Series IV: High Commissioner for Refugees, 1933-1936

This series contains material relating to League's effort to help refugees attempting to leave Germany prior to World War II. It includes reports from meetings with Nazi officials and extensive letters and reports discussing the insurance and property rights of refugees. Several files document McDonald's trip to South America with S.G. Inman to assess potential locations for refugee settlements. Documents are arranged chronologically.

Series V: Presidential Advisory Committee on Political Refugees, 1936-1945

Series V is comprised of a wide range of documents on refugee issues, including discussions of visa requirements; letters from groups seeking to help particular groups of refugees (such as children or Spanish refugees); and correspondence on technical problems, such as transportation issues. Files are arranged alphabetically by name or topic.

Series VI: Photographs, 1937-1961

This series holds a small number of photographs of McDonald, primarily formal portraits.

Series VII: Development Corporation For Israel, 1951-1961

This small series contains business documents from McDonald's position as chairman of the Advisory Council. It includes correspondence, meeting information, speaking schedules, and expense reports.

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Using the Collection

Offsite

Access Restrictions

 This collection is located off-site. You will need to request this material at least twenty-four (24) hours in advance to use the collection in the Rare Book and Manuscript Library reading room.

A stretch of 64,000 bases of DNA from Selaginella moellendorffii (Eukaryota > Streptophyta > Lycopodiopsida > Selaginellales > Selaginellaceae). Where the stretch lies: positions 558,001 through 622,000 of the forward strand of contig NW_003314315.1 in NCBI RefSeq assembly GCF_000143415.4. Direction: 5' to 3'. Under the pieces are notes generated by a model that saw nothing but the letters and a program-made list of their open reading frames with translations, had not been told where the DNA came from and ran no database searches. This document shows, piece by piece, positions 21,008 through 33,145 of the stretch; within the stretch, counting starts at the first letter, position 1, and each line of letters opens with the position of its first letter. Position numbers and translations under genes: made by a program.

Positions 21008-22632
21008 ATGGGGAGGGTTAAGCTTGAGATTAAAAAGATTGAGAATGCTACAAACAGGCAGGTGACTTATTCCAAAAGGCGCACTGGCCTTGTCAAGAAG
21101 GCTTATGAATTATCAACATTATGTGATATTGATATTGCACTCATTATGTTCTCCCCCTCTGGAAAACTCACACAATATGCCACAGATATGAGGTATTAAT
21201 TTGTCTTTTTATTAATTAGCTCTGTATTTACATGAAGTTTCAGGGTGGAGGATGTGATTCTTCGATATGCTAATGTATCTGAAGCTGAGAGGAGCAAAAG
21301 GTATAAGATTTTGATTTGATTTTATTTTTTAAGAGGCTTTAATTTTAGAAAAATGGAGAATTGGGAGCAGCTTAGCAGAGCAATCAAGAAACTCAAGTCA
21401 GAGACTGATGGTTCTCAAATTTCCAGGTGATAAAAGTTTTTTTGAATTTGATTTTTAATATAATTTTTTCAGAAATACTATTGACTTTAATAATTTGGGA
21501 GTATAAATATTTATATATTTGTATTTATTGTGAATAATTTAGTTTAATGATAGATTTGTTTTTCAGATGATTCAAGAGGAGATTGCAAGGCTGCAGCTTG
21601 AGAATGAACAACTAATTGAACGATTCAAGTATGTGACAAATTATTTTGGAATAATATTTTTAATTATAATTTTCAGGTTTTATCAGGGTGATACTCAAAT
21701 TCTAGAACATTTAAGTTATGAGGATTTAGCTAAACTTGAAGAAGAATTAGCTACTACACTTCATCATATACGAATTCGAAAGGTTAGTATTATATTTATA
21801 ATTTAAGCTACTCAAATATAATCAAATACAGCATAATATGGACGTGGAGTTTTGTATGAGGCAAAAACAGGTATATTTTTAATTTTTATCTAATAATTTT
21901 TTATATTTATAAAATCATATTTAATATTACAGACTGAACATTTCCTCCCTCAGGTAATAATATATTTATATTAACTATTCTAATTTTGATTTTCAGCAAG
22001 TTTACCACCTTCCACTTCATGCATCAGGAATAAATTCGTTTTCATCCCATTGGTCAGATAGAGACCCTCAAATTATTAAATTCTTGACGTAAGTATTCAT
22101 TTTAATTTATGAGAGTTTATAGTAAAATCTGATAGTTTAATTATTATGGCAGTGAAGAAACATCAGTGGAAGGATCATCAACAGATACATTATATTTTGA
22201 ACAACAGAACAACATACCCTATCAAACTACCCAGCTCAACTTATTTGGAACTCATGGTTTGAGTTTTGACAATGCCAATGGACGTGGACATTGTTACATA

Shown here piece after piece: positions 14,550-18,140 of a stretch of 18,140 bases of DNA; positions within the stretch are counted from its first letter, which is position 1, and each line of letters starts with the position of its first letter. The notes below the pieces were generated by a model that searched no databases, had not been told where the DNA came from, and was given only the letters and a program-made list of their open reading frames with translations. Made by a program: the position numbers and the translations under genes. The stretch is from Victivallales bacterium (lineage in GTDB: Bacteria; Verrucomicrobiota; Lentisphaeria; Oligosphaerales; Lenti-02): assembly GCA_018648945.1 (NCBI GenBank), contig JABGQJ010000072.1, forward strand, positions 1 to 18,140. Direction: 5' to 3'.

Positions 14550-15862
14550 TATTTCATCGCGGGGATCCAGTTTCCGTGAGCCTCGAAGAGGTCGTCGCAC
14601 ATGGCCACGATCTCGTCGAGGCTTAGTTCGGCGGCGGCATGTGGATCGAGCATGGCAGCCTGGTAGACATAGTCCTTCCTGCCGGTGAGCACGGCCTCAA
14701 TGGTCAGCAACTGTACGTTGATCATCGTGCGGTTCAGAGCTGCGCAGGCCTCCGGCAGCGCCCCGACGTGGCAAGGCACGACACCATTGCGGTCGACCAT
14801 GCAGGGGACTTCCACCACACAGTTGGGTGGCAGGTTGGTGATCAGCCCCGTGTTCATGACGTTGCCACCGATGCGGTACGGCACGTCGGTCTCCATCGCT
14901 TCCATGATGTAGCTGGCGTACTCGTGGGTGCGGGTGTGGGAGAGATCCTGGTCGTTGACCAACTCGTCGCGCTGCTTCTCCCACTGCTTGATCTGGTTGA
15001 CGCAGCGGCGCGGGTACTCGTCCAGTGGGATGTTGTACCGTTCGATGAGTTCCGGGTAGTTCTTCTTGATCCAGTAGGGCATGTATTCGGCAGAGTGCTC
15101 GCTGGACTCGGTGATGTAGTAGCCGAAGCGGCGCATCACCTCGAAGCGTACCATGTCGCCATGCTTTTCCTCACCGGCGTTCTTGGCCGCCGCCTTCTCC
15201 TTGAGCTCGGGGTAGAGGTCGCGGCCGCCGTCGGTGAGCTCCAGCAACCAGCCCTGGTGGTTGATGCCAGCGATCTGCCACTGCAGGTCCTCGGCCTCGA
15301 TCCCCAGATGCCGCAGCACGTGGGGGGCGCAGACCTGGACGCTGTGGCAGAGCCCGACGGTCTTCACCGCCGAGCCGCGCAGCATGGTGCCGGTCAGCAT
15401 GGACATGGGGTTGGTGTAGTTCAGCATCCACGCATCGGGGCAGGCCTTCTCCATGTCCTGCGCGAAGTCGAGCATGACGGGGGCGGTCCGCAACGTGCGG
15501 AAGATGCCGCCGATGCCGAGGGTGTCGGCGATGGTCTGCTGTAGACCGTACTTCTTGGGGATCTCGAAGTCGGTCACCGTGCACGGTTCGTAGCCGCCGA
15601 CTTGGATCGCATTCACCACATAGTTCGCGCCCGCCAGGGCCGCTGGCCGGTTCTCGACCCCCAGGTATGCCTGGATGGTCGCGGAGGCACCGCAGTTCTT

offsite requestMore information and link to off-site request form

This collection has no restrictions.

Restrictions on Use

Single photocopies may be made for research purposes. Permission to publish material from the collection must be requested from the Curator of Manuscripts/University Archivist, Rare Book and Manuscript Library (RBML). The RBML approves permission to publish that which it physically owns; the responsibility to secure copyright permission rests with the patron.

Preferred Citation

Identification of specific item; Date (if known); James G. McDonald Papers; Box and Folder; Rare Book and Manuscript Library, Columbia University Library.

Finding Aid available in repository and online; folder level control.

Related Material

James G. McDonalds's diaries are held at the U.S. Holocaust Memorial Museum in Washington, DC

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About the Finding Aid / Processing Information

Columbia University Libraries. Rare Book and Manuscript Library; machine readable finding aid created by Columbia University Libraries Digital Library Program Division

Processing Information

Correspondence, memoranda, documents, clippings Surveyed 05/--/87 Julie Miller

Papers processed 2009 Tracy Thai, Barnard 2012

Finding aid written July 2009 Carolyn Smith

Machine readable finding aid generated from MARC-AMC source via XSLT conversion December 2, 2009 Finding aid written in English.
    2009-12-02 File created.

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Subject Headings

The subject headings listed below are found in this collection. Links below allow searches at Columbia University through the Archival Collections Portal and through CLIO, the catalog for Columbia University Libraries, as well as ArchiveGRID, a catalog that allows users to search the holdings of multiple research libraries and archives.